The study presents a multi-group structural equation modelling exercise to identify differences in the mindset of individuals towards electric vehicles (EVs) across seven vehicle body types in Canada. The study utilizes a sample of 15,392 households and grounds the psychographic orientation of potential EV adopters on an extended version of the Theory of Planned Behaviour.
Little work has accounted for congestion, using data that reflects driving patterns, traffic volume, and speed, to examine the association between traffic emissions and human health. In this study, we performed a health risk assessment of PM2.5 emissions during congestion periods in the Greater Toronto and Hamilton Area (GTHA), Canada.
There is a growing need for a broad overview of the state of knowledge on the environmental aspects of Electric Vehicles (EVs), which could help policymakers in the objective of making road transportation more sustainable and environmentally-friendly. This study provides a comprehensive review of the effects of EV adoption on air quality, greenhouse gas emissions, and human health. Specifically, we (i) synthesized relevant published literature related to environmental implication of EVs, (ii) quantitatively evaluated the effect of EVs on environment and human health, and (iii) identified research gaps and recommend future research areas for the adoption of EVs and their benefits to society.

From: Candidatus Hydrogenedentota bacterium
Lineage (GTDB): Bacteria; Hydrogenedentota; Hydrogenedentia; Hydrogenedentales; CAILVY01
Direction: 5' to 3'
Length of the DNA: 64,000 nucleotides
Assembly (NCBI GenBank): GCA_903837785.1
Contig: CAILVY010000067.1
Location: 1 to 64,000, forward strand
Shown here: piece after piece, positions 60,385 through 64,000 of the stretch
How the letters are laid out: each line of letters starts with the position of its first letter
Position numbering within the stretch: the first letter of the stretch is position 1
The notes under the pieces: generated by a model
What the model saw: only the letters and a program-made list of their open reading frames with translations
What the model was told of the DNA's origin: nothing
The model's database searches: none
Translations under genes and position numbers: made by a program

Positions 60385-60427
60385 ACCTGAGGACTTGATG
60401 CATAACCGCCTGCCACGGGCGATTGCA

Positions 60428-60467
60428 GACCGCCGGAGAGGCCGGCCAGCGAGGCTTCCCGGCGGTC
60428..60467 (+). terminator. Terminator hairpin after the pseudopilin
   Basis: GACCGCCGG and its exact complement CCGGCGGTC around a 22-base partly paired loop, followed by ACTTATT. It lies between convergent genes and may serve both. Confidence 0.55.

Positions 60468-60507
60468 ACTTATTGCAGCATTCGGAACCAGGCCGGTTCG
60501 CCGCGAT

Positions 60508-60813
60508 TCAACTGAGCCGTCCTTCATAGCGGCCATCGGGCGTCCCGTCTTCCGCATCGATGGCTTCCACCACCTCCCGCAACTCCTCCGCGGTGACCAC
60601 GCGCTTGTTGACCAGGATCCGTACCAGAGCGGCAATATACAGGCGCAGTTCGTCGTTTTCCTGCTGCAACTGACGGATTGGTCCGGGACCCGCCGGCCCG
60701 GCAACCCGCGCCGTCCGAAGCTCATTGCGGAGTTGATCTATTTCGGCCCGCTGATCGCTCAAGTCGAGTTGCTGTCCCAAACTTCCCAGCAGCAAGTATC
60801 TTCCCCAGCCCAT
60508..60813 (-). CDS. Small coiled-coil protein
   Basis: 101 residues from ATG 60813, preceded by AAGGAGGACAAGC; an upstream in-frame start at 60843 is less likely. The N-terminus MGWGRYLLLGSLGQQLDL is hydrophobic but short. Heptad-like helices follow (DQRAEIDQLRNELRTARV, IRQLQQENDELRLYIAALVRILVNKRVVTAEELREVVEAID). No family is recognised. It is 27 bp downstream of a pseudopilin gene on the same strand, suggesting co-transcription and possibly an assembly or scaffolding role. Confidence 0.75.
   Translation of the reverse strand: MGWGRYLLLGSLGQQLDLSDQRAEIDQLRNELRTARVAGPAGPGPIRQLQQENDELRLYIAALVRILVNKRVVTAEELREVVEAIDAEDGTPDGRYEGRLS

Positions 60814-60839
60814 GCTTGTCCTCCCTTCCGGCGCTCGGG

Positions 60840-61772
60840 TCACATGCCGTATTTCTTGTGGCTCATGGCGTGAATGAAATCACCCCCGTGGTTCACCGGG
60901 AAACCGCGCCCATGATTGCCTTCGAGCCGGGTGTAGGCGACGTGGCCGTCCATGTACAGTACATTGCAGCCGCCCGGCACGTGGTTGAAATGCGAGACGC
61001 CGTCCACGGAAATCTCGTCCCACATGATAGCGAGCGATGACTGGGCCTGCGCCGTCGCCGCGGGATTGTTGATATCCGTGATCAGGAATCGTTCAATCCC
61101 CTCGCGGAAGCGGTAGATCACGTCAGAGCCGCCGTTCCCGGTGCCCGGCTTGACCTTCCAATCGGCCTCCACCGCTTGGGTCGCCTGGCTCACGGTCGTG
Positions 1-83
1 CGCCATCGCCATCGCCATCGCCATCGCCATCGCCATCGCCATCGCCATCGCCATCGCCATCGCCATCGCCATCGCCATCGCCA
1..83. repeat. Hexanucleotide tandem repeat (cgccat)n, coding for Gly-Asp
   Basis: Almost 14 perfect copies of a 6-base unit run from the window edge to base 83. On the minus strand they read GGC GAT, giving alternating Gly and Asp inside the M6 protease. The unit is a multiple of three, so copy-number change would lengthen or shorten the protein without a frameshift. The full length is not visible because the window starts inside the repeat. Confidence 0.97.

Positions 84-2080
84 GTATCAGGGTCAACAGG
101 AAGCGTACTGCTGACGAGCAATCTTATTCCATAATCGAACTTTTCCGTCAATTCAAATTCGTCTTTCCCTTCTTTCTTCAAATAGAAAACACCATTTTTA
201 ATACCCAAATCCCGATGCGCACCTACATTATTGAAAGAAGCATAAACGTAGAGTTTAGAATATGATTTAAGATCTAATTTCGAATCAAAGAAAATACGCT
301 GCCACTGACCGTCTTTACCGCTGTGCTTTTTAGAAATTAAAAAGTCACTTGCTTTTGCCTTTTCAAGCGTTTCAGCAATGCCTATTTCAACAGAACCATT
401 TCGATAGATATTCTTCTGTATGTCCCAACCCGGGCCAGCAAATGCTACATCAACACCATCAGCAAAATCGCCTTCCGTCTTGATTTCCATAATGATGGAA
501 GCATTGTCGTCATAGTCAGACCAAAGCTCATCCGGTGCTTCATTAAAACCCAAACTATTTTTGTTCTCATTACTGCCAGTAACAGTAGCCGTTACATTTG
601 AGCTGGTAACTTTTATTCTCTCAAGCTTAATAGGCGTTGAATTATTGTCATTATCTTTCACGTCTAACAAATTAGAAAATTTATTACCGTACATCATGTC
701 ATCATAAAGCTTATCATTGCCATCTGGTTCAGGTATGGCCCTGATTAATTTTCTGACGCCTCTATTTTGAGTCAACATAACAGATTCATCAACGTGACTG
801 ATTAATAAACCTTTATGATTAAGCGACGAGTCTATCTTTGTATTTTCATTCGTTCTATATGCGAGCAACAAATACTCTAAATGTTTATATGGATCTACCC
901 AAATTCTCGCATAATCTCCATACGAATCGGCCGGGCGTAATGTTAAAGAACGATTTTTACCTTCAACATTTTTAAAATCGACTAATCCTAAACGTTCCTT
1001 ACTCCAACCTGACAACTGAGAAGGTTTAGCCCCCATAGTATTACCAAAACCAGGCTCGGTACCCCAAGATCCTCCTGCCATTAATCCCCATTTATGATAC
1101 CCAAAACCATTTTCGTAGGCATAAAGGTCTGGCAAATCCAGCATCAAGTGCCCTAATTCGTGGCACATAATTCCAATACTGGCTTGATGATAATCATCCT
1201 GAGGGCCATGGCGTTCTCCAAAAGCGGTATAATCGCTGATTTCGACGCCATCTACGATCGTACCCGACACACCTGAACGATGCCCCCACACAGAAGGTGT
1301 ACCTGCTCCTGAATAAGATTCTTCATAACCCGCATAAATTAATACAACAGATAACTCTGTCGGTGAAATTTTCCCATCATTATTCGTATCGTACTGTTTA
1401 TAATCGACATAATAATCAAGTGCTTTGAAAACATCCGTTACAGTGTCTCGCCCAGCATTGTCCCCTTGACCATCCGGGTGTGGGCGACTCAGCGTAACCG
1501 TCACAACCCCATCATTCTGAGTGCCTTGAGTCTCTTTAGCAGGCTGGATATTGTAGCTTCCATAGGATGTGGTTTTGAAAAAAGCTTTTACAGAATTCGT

Electric vehicles (EVs) hold great promise for reducing greenhouse gas emissions, yet achieving their environmental benefits depends on greater market uptake. While a grow- ing body of literature has sought to offer information on consumer stated preferences for EVs, to date no research has examined how preferences for hybrid, plug-in hybrid, and battery electric vehicles are shaped by vehicle body size or type. The automobile market is differentiated with vehicle attributes that respond to heterogeneous consumer demands. We hypothesize that each bundle of attributes as it relates to vehicle body size also shapes demand for EVs.
Despite decades of research, it is unclear under which circumstances travel is most onerous. While studies have found that some individuals derive positive utility from aspects of commuting, others have shown that traffic congestion can entail important time, monetary, and mental stress costs. Moreover, responses to traffic congestion-related stressors differs by individual characteristics. In response, this research captures how exposure to traffic congestion events, the duration of this exposure, and individual trait susceptibility to congestion affect the utility of commuting.
Many rapid transit projects are justified by a desire to achieve intangible city image and branding goals such as promoting messages of modernity, economic growth, global competitiveness, and world city status. The relationship between rapid transit and city image is poorly understood in the planning literature. In response, this article presents a theoretical framework of rapid transit in image-led planning. The framework and examples of rapid transit in image-led planning in practice reveal that while important, rapid transit alone is not a sufficient condition for wholesale image change, and image-led planning must be mindful of a host of important practical considerations.